following previous procedures, attached it to II Corps. Spaatz sought to tie the air 
and ground forces together by appointing a XII Air Support colonel to serve as 
liaison officer with the British First Army and by dedicating airplanes to both of 
the major ground commanders, Anderson and Fredendall. Brig. Gen. Howard A. 
Craig, who replaced Cannon as the commander of the XII Air Support Command, 
outlined a conventional air support plan: He would locate his headquarters next to 
II Corps Headquarters; his fighter and light bomber groups would serve as the basic 
force, but other Twelfth Air Force units could be called in as necessary; an 
advanced operations command post would help control air units in the advanced 
combat area; and air support parties with HF and VHF radio sets would be 
attached to combat commands or teams. 23 

Craig's plans indicated that close air support missions would be a large part 
of the XII Air Support Command's efforts but that other tactical missions were 
important as well, and ground commanders would have to appreciate certain air 
limitations. He stipulated that air missions be planned in advance and that 
extemporaneous calls for air support be kept to a minimum. Prior to D-Day, all 
available air units would reconnoiter the front and flanks of the advance route. 
Fighter sweeps would hit enemy air installations and, joining with light bombers, 
they would attack any enemy counteroffense. Close air support air cover for the 
advancing forces would be "provided only at critical places and for limited 
periods." For full daylight cover, other Twelfth Air Force fighter aircraft would 
have to be called into the campaign. Orders for missions would come from the Air 
Support Command. Craig asserted that the Air Support Command would exert a 
maximum effort against previously identified enemy targets, but that a large 


portion of the air strength would be held "in readiness for calls from the Air 
Support Parties with the several elements of the Division and Corps." 2 * 

On 17 January II Corps was just beginning a forward movement in central 
Tunisia when it was preempted by a German counterattack at a weak spot in the 
line— the French defenders located between the Americans in the south and British 
forces in northern Tunisia. The British 6th Armoured Division as well as Robinett's 
armor moved to the aid of the retreating French. The action was over quickly. By 
the twenty-fifth the German advance was halted. The Royal Air Force's tactical 
air organization, No. 242 Group, put up daily fighter-bomber sorties, but the XII 
Air Support Command gave only minor aid during the eight days of defensive 
action. Post-battle evaluation suggested several reasons for lack of aid from the 
XII Air Support Command, including an inhibiting enemy air superiority, inadequate 
command and control of available close air resources, and ineffective tactics. 2 ^ In 
an interview Maj. Gen. Lunsford E. Oliver, who had been Combat Command B 
commander earlier, suggested that, with enemy air superiority, ground forces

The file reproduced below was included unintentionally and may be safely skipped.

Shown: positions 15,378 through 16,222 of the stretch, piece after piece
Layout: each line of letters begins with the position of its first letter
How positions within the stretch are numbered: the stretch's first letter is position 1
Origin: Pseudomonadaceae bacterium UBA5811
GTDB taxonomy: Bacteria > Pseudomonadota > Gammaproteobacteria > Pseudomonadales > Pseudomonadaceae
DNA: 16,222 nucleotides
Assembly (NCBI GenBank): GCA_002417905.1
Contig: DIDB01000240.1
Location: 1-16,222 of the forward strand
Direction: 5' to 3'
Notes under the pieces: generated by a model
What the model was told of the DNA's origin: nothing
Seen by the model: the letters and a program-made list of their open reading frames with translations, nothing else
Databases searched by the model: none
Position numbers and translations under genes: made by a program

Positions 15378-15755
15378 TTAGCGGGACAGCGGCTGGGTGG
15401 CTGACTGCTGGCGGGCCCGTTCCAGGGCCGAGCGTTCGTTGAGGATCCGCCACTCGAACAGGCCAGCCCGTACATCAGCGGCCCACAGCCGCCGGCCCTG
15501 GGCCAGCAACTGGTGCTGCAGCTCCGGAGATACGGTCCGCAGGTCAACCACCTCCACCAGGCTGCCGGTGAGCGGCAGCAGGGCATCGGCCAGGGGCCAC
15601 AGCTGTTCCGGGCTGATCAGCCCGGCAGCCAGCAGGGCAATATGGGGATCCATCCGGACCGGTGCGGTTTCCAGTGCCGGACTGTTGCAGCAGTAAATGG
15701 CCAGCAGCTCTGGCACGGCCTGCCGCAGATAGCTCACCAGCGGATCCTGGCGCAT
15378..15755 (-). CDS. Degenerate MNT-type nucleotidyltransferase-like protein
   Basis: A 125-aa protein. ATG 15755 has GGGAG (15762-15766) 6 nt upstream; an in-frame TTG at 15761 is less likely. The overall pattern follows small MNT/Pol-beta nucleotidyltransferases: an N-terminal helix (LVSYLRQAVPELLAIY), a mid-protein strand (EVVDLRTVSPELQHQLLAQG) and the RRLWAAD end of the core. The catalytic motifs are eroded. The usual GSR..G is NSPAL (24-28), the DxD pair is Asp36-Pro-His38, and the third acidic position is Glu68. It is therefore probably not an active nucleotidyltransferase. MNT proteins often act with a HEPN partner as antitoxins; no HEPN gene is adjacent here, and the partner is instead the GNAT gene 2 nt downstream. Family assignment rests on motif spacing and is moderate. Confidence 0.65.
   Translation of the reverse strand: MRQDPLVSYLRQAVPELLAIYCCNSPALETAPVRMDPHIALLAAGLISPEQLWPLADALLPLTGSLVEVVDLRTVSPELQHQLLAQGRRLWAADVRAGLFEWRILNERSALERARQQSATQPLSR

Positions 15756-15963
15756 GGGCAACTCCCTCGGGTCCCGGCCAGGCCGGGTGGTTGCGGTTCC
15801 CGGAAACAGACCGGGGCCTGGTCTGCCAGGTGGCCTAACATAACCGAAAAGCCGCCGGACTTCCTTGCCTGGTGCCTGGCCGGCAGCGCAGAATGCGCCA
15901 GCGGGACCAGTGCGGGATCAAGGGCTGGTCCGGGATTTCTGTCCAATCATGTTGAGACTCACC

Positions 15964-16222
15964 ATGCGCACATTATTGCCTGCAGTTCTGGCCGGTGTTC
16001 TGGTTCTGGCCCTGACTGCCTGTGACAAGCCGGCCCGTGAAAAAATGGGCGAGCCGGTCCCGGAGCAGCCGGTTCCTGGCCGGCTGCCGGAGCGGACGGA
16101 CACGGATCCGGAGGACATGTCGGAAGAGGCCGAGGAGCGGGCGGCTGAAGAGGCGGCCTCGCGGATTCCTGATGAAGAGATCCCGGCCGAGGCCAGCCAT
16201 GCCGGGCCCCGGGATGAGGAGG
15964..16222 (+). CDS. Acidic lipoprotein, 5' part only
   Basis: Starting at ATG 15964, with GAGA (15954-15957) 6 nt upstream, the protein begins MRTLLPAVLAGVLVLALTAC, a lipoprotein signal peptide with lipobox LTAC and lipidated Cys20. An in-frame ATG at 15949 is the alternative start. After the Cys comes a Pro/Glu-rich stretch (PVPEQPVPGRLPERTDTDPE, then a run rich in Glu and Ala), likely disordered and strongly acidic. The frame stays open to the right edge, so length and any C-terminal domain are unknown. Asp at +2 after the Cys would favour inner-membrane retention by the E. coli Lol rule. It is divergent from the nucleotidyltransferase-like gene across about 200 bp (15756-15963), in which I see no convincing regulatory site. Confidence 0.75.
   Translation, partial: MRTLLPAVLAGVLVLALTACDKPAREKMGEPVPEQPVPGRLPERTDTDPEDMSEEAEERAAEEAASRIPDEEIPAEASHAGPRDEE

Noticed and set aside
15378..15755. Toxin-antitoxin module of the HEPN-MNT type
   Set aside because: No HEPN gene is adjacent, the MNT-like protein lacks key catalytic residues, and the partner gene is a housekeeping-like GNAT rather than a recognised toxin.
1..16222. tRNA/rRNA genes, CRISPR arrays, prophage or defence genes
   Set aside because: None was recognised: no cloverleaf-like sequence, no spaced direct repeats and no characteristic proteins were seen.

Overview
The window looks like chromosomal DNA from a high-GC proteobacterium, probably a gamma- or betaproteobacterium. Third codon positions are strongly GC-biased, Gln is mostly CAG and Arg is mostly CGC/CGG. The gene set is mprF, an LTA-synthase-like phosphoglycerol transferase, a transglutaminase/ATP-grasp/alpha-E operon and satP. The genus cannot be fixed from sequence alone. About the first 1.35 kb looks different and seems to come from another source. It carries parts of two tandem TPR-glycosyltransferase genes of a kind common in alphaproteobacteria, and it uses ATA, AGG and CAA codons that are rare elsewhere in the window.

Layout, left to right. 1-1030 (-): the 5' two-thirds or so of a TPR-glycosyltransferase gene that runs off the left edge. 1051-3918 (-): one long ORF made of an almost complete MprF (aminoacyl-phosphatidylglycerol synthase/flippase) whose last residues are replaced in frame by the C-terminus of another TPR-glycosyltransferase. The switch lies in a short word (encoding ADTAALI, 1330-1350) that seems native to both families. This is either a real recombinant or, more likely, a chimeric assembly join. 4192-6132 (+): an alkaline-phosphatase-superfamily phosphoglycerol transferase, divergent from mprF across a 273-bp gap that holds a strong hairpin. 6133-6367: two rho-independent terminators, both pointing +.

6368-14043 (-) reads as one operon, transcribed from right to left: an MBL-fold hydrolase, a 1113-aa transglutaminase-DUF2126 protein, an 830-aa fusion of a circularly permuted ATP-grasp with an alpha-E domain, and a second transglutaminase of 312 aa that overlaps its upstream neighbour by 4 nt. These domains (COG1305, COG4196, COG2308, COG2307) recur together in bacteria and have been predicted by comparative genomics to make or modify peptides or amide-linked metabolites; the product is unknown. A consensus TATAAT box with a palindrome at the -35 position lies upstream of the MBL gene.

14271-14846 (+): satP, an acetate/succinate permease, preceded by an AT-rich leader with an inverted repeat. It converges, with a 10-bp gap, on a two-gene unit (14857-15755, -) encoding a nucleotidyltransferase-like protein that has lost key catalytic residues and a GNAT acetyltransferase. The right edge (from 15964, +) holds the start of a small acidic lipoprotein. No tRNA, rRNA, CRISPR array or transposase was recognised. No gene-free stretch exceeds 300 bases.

needed a quicker response time when they requested air support. The system of 
requests going up and down command echelons was too slow. Instead, "We've got to 
be able to call for our support planes that are actually in the air." 2 * 1 

The first intense encounters with German forces revealed a flaw in American 
support bombardment tactics. Their use of light and medium bombers for low-level 
close air support missions proved disastrous because of effective German light 
antiaircraft artillery. Arnold's fears about the new bombers were justified. The A- 
20, B-25, and B-26 crews were forced to high altitude operations while in the 
middle of combat operations. While flying at a new altitude of 10,000 feet was not 
difficult, trying to hit targets using crude bomb sights and flying in formation 
proved impossible without intense training. The airmen had some succcess 
experimenting with the British fighter-bomber technique using bomb-carrying 
fighters to attack front-line targets. Fighter resources were overstrained, 
however, trying to provide escort for bombers and area defense for airfields and 
for the ground operations attacked by offensive-minded Axis air forces. 

There was blame for all. Although poor training and inadequate numbers of 
aircraft were at the heart of the complaints from the II Corps, airmen also found 
fault with II Corps' ignorance of Army air doctrine. For example, the II Corps 


commander, Fredendall, refused a request for air reconnaissance from the French, 
suggesting that the French sector was not his responsibility. In another instance 
Spaatz felt it was necessary to come to Fredendall's headquarters to complain 
about the improper use of reconnaissance aircraft. Contrary to Spaatz's orders, 
Fredendall had ordered light bomber missions over enemy territory, when the 
bombers were equipped with sensitive gear that would jeopardize Allied security if 
captured. Spaatz insisted that Fredendall should not attempt to operate the air 
resources without a knowledgeable airman by his side and that the XII Air Support 
Command commander, Craig, should control the air resources until air and ground 
headquarters could be joined. Eisenhower recognized the difficulty of coordinating 
forces across national lines, and taking a cue from Allied leaders at Casablanca, on